Monday, February 10, 2020

History Shows Adirondack Avalanche Risks Are Real

Avalanche anatomy illustration

The storm on Thursday and Friday left power out for thousands of Adirondackers and left snow depths and conditions ideal for snowshoeing, skiing, snowmobiling, and other winter activities. But it also left a potentially deadly threat on steep open terrain – the threat of avalanche.

The majority of avalanches in the U.S. occur out west, but avalanches do occur in the northeast. Much of the steep open terrain is found in the High Peaks, but avalanche-prone terrain is found on mountains throughout the Adirondacks, including Snowy Mountain in Hamilton County. DEC warned the public Friday about the increased potential for avalanches. It’s a warning that history tells us we should take seriously.

Last year, there was at least one skier-triggered avalanche, and like most years, there was other avalanche activity in the High Peaks.  Over in Vermont however, State Police, volunteer search and rescue groups and resort ski patrols received dozens of calls for assistance when more than 30 skiers and snowboarders required rescue.

A skier died and five people were injured in an avalanche while skiing on Angel Slide on Wright Peak in the High Peaks in February 2000.  In 2010, two backcountry skiers were caught in an avalanche on the same slide. Ian Measeck of Glens Falls told his story to Adirondack Almanack readers here.  In February 2018, a skier on Wright Peak was trapped waist-deep in snow. He escaped uninjured with the assistance of his companions.

Phil Brown has written A Short History of Adirondack Avalanches, which reviews some of the incidents at other locations in the Adirondacks going back to the 1970s.

Avalanches can occur in any situation where snow, slope, and weather conditions combine to create the proper conditions.  The new snow Thursday and Friday fell on an already deep snow pack, which already had distinct layers formed by rain and melt/freeze cycles. Lower snow layers can be reactive to the added stresses of recent snows, creating conditions conducive to avalanches.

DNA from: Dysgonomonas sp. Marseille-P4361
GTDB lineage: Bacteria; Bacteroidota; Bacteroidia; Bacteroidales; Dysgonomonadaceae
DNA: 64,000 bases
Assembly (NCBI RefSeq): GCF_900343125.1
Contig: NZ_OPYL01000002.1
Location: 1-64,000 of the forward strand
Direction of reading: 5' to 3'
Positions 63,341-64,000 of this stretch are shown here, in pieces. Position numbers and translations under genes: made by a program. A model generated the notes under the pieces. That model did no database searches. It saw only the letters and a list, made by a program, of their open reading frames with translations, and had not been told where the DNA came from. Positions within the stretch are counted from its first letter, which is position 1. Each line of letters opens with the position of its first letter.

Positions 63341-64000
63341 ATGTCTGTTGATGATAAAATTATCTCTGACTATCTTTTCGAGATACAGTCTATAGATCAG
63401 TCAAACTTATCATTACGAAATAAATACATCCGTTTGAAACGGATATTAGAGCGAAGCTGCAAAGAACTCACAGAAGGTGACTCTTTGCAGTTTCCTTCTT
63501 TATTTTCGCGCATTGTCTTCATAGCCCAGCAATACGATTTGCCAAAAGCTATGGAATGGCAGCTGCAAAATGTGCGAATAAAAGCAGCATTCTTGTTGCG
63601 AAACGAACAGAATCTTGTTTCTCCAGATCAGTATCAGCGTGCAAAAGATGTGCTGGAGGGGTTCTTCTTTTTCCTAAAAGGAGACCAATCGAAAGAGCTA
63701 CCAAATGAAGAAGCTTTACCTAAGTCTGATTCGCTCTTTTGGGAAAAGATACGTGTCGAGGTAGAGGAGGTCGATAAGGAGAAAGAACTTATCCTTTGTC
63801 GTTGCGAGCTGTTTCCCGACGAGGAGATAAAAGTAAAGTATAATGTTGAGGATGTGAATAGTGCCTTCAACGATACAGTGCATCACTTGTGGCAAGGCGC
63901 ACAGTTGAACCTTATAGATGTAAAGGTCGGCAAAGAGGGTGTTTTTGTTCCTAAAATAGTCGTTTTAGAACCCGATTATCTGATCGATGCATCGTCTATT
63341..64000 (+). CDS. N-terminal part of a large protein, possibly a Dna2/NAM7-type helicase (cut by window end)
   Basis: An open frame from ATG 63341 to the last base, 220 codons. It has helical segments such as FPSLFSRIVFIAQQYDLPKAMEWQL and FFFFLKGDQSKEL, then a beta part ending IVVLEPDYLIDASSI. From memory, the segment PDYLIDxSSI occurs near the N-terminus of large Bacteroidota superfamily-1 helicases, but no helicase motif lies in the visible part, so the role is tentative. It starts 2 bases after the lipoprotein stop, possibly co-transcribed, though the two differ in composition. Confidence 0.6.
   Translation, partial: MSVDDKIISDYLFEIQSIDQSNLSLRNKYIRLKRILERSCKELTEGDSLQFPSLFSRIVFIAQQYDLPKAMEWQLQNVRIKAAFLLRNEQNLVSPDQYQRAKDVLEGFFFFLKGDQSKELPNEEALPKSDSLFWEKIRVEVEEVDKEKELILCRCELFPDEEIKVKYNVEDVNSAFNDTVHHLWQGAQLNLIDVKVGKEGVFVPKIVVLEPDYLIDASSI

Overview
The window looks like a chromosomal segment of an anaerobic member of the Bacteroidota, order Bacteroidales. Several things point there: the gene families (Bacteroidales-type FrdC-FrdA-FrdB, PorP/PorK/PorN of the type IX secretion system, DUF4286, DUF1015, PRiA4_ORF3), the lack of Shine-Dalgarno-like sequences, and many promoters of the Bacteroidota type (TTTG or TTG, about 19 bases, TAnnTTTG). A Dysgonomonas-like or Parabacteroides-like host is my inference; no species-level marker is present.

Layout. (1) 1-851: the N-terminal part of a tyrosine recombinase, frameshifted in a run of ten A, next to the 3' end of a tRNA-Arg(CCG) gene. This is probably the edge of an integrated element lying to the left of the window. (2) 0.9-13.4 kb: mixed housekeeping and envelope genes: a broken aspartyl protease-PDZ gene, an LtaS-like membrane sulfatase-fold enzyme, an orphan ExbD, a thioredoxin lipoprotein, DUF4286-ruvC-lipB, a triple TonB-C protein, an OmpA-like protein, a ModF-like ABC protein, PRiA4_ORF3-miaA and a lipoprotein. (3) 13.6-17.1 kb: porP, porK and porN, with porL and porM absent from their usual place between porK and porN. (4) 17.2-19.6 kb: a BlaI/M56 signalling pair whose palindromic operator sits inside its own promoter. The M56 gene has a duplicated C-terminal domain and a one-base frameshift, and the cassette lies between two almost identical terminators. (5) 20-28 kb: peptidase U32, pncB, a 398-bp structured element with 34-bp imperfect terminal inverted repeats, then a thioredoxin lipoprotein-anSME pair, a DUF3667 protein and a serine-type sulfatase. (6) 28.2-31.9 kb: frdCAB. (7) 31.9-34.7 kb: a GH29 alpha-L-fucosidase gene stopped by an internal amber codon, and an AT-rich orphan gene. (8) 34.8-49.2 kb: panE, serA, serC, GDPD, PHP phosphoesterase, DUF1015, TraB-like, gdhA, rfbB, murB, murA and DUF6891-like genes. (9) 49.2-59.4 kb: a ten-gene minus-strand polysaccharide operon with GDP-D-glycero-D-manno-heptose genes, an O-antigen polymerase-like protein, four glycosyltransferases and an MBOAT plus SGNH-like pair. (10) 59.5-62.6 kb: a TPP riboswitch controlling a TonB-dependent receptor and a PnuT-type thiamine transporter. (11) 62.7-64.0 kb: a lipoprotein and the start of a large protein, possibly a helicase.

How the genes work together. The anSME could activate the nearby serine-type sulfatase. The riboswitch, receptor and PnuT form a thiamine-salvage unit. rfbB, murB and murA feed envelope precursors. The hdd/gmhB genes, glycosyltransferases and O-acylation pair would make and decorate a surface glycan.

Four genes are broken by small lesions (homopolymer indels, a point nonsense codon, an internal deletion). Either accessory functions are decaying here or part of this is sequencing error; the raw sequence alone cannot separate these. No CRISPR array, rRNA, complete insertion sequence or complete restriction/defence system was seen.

Take the following precautions when traveling in avalanche-prone terrain:

  • Cross-country skiers and snowshoers should stay on trails and avoid steep slopes on summits;
  • Know the terrain, weather, and snow conditions;
  • Dig multiple snow pits to conduct stability tests – do not rely on other people’s data;
  • Practice safe route-finding and safe travel techniques;
  • Never ski, board, or climb with someone above or below you – only one person on the slope at a time;
  • Ski and ride near trees – not in the center of slides or other open areas;
  • Always carry a shovel, probes, and a transceiver with fresh batteries;
  • Ensure all members of the group know avalanche rescue techniques;
  • Never travel alone; and
  • Notify someone about where you are going.

Additional information on avalanche danger, preparedness, and safety precautions is available on the DEC website.

Illustration of Avalanche anatomy courtesy T3 Adventures.

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5 Responses

  1. Bill Kimball says:

    Thanks for another informative article. As an aside we were unable to park at several access points to cross country skiing this weekend. The 2 lots near Goodnow flow in Newcomb we’re not plowed. The same was true for the small area off of rt 28N at the Roosevelt Truck trail. 2 weeks ago we ran into 2 women while snowing in North Hudson and they had the same complaint. We’ve invested in these areas but they can not be enjoyed if the lots have several feet of snow covering them. I wondered it the trails are damaged from recent storms but there were no signs saying so.

    • Boreas says:


      This is a common complaint at some trailheads in winter. But depending on what day(s) you were there, road clearing typically will take precedent over pull-outs and parking during and after a storm. I would let the town of Newcomb and possibly Essex Co. know your situation and see if they have an explanation. It may have been simply bad timing. If not, they need to know about it.

  2. Bill says:

    Thanks for the reply. I checked the lots Saturday and Sunday. These are the 2 lots near the Goodnow Flow that access the Essex Chain of Lakes trails. I agree that the roads must come first but the storm ended Friday night and 48 hours later the lots were still covered. I suspect they are getting ignored. I will take you advice and try the town and state.

    • Boreas says:

      I believe some towns use private sub-contractors to plow some of those places. It could be they were busy for several days. But if the towns don’t get complaints, they won’t know they are a problem. Can’t wish for tourism and not plow the lots.

  3. Mildred Martin says:

    Thanks for your news. I grew up in Hartford, NY and vacation in the area each summer. My uncle rented a cabin on Owl pond near Saranac Lake and we spent happy times there. Lots of good memories.

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